Purdue Landscape Report: PART 1 – The Importance of “Physical” Soil Testing
In my 40 years of teaching and consulting, one of the biggest and most frustrating problems I continually encounter is when so called “landscape professionals” and homeowners continue to apply annual soil fertilizers, lime, and other soil amendments without ever conducting a professional soils test.

Before planting long-lived trees, shrubs, flowering perennials and lawns, it is absolutely essential to have your soil tested for its physical, chemical, and biological properties. To have a beautiful landscape, an awesome lawn, or a very productive vegetable garden, we need to do soil tests because the health and vigor of everything we grow is directly dependent on the soil we are growing our plant’s roots in.

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Figure 2: It is important to recognize the amount of sand, silt and clay in your landscape soils.

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Figure1: A soil probe can be useful for soil testing and checking for moisture in the soil.

As an analogy, when you go to a family doctor or physician, why will they usually require a professional blood test from you?  They want to “show you the numbers” of your cholesterol, HDL, LDL, triglycerides, sodium, potassium, and a whole array of other very important blood tests. Again, if they prescribe you to take medications, but they are not helping and can actually hinder your health, lawsuits can definitely occur. I tell my students, before anything is applied on a client’s property, “show me the numbers”!

Although many intelligent homeowners and landscapers may have initially done a chemical soil test, many have never done a soil texture, soil compaction, and/or soil drainage test on their property or their clients. Why do we need to do these “physical” soil tests?  Think about it. For root growth, its not just about nutrient deficiencies, toxicities, or soil acidity problems, its about life giving oxygen in the root zone. Without oxygen, the entire ecosystem below ground will suffer. This is why I recommend you to determine your soil texture, (sand, silt, and clay %’s). Professional soils labs can determine your soil’s texture and that is very important, not only for knowing how much and when to water, but to determine what kind of fertilizers will work best for your soil. Many sandy soils are nutrient deficient because they have little negatively charged organic matter or clay to hold onto the positively charged nutrient fertilizers (cations). Excess rain and watering will leach many of the quick-release fertilizers, especially nitrate and potassium out of the root zone. This is why I recommend slow-release fertilizers on most soils so your plant’s roots will have available nutrients for a much longer time.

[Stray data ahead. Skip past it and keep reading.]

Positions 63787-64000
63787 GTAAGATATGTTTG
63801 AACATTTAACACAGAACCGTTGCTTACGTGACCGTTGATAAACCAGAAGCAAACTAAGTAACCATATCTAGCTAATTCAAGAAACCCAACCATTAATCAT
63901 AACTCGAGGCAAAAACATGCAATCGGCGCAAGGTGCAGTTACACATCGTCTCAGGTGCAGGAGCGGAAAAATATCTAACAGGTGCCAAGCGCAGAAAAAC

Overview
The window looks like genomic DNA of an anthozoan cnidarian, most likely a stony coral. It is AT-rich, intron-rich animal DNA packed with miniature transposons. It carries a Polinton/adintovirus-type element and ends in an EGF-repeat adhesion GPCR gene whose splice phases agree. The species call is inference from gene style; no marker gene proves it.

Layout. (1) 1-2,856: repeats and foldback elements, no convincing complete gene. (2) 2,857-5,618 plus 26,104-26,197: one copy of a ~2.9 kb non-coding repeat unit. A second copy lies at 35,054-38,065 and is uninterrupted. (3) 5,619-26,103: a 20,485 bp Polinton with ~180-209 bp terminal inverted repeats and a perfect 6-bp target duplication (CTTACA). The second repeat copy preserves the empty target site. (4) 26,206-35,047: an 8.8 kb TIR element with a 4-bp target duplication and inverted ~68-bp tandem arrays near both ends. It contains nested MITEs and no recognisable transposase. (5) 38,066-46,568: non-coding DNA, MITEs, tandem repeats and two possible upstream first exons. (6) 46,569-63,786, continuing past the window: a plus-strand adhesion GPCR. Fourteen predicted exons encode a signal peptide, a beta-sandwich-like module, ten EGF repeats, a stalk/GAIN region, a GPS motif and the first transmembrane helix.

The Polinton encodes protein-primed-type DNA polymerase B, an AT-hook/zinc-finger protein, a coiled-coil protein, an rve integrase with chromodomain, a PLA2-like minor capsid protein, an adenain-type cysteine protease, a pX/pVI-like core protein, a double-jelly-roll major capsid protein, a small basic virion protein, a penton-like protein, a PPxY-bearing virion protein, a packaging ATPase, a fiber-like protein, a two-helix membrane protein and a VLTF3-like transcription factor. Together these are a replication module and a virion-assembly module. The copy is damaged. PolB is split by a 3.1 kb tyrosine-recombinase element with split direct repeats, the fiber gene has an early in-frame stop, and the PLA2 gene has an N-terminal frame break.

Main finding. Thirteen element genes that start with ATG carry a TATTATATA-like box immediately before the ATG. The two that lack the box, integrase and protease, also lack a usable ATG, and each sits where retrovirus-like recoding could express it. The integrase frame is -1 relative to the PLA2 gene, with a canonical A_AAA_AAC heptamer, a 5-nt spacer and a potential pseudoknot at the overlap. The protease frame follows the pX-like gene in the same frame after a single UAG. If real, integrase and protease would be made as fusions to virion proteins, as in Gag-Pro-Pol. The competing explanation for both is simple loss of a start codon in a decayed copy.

For full article >>>

Resources
Soil Sampling Guidelines, The Education Store, Purdue Extension resource center
Soil Testing for Lawns, The Education Store
Consumer Horticulture: Collecting Soil Samples for Testing, The Education Store
Certified Soil Testing Laboratories, Purdue Extension – Master Gardener Program
Example soil test form

Chris Carlson, Associate Professor
Kent State University Arboriculture & Urban Forestry


Posted on April 16th, 2021 in Forestry, How To, Plants, Urban Forestry, Woodlands | No Comments »

On this winter edition of ID That Tree, Purdue Extension forester Lenny Farlee uses black walnut and eastern cottonwood twigs to show you tips on how to identify native Indiana trees with alternative leaf arrangement without help from the leaves.

If you have any questions regarding wildlife, trees, forest management, wood products, natural resource planning or other natural resource topics, feel free to contact us by using our Ask an Expert web page.

Resources
Black Walnut, The Education Store, Purdue Extension resource center
Facts About Black Walnut, The Education Store
Black Walnut, Native Trees of Indiana Riverwalk, Purdue Fort Wayne
Cottonwood, The Education Store
Eastern Cottonwood, Native Trees of Indiana Riverwalk
FNR Hardwood – Eastern Cottonwood, The Purdue Arboretum Explorer
ID That Tree, Playlist